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Russia Refuses to Launch OneWeb Satellites, Issues Conditional Demands

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The Russian space agency has refused to launch UK’s three dozen OneWeb Internet satellites unless its demands are met in response to international sanctions over its invasion of Ukraine.

OneWeb’s 36 satellites were scheduled to take off on top of a Russian Soyuz rocket on March 5, which were rolled out to the pad at the Russian-controlled Baikonur Cosmodrome in Kazakhstan, Space.com reported.

After the roll, Roscosmos Director-General Dmitry Rogozin, in a tweet on Wednesday, said that the agency will not launch the satellites as planned if the company does not guarantee that the craft will not be used for military purposes.

Further, the agency demanded that the UK government, a primary shareholder in OneWeb, remove its investment in the company as another condition for launch.

The report said that if these demands are not met by 1.30 pm EST (12.00 a.m. IST) on Friday, Roscosmos will remove the Soyuz 2.1b rocket carrying the satellites from the launch pad.

There’s no negotiation on OneWeb: the UK Government is not selling its share. We are in touch with other shareholders to discuss next steps, – UK Member of Parliament Kwasi Kwarteng, who serves as Secretary of State for Business, Energy and Industrial Strategy, said on Twitter.

The Russian demands come amidst the nation’s invasion of Ukraine, an action that has been vehemently condemned by many countries around the world, including the US and the UK. Such condemnation has included new economic sanctions, imposed by the US and other nations.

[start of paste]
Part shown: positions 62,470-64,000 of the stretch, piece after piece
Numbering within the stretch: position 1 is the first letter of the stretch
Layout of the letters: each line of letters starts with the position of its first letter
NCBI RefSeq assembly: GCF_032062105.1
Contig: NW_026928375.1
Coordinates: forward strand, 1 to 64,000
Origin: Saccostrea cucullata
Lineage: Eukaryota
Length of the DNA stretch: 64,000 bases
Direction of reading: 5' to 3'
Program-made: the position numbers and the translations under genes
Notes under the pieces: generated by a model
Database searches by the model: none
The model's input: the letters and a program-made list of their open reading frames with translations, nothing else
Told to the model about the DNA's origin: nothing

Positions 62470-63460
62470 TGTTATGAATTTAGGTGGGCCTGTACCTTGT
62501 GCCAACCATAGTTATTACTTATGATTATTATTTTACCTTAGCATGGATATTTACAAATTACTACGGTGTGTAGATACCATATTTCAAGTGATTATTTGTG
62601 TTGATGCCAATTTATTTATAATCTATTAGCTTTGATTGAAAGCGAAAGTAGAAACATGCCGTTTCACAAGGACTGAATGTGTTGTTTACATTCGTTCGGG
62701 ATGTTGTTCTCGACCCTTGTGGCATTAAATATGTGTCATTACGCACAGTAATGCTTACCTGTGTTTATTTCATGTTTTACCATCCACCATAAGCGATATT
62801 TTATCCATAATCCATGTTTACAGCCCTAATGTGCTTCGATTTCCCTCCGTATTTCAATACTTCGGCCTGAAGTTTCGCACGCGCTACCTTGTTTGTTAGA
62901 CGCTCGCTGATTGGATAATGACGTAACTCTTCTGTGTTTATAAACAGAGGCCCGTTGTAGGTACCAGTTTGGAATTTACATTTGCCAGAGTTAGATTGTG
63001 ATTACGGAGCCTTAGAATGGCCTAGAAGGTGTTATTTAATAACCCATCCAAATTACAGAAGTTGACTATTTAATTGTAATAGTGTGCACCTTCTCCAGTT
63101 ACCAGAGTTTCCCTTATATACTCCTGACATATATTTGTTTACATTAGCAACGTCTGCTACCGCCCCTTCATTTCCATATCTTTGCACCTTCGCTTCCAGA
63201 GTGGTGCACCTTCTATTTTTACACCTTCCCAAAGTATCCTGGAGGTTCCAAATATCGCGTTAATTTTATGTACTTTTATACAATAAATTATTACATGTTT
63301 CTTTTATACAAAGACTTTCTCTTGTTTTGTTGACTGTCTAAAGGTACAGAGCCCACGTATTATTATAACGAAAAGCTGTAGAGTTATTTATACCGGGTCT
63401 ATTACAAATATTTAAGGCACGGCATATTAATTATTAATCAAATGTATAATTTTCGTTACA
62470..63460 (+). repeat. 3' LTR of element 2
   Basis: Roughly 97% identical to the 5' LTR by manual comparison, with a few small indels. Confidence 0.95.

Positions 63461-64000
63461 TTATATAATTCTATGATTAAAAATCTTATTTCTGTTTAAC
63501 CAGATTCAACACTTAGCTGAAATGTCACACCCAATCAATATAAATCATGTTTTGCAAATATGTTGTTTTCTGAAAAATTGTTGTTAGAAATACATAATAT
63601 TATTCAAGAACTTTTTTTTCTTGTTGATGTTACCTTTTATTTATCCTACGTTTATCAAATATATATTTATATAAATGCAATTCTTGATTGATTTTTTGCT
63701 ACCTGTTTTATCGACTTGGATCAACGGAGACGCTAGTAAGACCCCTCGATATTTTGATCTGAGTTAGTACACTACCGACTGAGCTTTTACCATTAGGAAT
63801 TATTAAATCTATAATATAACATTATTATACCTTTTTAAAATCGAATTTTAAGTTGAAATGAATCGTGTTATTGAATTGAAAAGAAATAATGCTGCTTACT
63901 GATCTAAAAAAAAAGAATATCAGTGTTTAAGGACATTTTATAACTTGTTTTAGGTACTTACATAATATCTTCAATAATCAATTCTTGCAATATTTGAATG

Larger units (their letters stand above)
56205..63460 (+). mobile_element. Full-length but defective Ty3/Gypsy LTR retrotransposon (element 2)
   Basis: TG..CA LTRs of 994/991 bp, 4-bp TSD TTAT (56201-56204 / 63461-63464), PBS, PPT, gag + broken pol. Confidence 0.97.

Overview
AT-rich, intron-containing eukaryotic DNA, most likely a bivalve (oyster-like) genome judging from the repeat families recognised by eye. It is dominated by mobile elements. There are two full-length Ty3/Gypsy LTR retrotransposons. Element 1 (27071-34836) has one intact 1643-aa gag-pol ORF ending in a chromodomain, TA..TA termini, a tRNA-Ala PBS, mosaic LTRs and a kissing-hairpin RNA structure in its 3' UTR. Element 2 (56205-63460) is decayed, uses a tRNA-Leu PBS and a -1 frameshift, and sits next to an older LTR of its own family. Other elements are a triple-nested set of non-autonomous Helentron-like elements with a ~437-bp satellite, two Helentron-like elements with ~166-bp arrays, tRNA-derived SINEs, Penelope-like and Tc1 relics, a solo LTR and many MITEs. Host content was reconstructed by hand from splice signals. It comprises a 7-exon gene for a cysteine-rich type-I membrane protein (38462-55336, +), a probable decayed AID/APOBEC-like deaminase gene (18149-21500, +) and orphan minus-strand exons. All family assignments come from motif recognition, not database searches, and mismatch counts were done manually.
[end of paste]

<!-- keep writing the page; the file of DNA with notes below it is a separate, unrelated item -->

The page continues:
Roscosmos has been cutting ties with some of its long-time partners, citing the sanctions as the rationale.

Roscosmos announced on February 26 that it will no longer collaborate with the European Space Agency at the European spaceport in French Guiana, on the north coast of South America.

The ultimatum comes as a blow as OneWeb thought the launch would still take place even amid the Russian invasion

“I’ve been at this since last Thursday, taking it day by day by day,” Chris McLaughlin, chief of government, regulatory, and engagement at OneWeb, was quoted as saying to The Verge,

He added that he was “encouraged specifically by Rogozin’s tweets that they were looking forward to launching. And something changed.”

Roscosmos claims that delaying the launch “will cause no economic damage” because the rocket had already been built and paid for, according to Russia’s state press organization TASS.A

The OneWeb satellites will also remain at the launch site at the Baikonur Cosmodrome in Kazakhstan “until the situation is resolved,” the space organization claims.

Roscosmos said if this rocket is not used to launch OneWeb’s satellites, then it will be used for another flight, the report said.

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